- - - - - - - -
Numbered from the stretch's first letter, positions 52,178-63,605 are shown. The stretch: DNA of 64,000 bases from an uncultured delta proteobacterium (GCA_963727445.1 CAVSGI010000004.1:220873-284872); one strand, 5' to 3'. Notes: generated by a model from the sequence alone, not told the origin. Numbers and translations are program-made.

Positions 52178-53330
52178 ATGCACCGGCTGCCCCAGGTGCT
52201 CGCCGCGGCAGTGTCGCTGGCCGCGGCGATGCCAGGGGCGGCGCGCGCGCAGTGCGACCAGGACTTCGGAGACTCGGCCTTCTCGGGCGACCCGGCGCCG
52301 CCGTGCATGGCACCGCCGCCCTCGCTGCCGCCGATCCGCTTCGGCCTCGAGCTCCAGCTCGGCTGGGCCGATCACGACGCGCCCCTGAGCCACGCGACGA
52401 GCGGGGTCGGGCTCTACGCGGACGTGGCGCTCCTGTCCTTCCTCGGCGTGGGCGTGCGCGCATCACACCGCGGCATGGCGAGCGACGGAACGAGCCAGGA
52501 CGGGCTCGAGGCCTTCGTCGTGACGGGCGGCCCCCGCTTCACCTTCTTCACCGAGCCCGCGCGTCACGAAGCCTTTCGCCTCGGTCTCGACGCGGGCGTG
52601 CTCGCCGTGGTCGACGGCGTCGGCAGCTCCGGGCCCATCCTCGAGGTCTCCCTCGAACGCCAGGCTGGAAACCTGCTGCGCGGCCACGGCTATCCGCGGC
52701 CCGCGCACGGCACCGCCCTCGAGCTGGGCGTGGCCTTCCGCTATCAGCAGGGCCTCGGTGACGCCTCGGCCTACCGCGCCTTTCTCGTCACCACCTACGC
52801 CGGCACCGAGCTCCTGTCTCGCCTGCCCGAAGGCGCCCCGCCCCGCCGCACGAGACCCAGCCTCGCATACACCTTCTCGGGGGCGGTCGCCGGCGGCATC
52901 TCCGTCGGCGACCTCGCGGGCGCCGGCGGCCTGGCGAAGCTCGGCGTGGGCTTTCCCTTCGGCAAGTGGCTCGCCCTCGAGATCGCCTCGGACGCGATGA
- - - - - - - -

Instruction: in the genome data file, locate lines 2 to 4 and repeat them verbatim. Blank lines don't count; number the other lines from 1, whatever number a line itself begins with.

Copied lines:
Positions 52178-53330
52178 ATGCACCGGCTGCCCCAGGTGCT
52201 CGCCGCGGCAGTGTCGCTGGCCGCGGCGATGCCAGGGGCGGCGCGCGCGCAGTGCGACCAGGACTTCGGAGACTCGGCCTTCTCGGGCGACCCGGCGCCG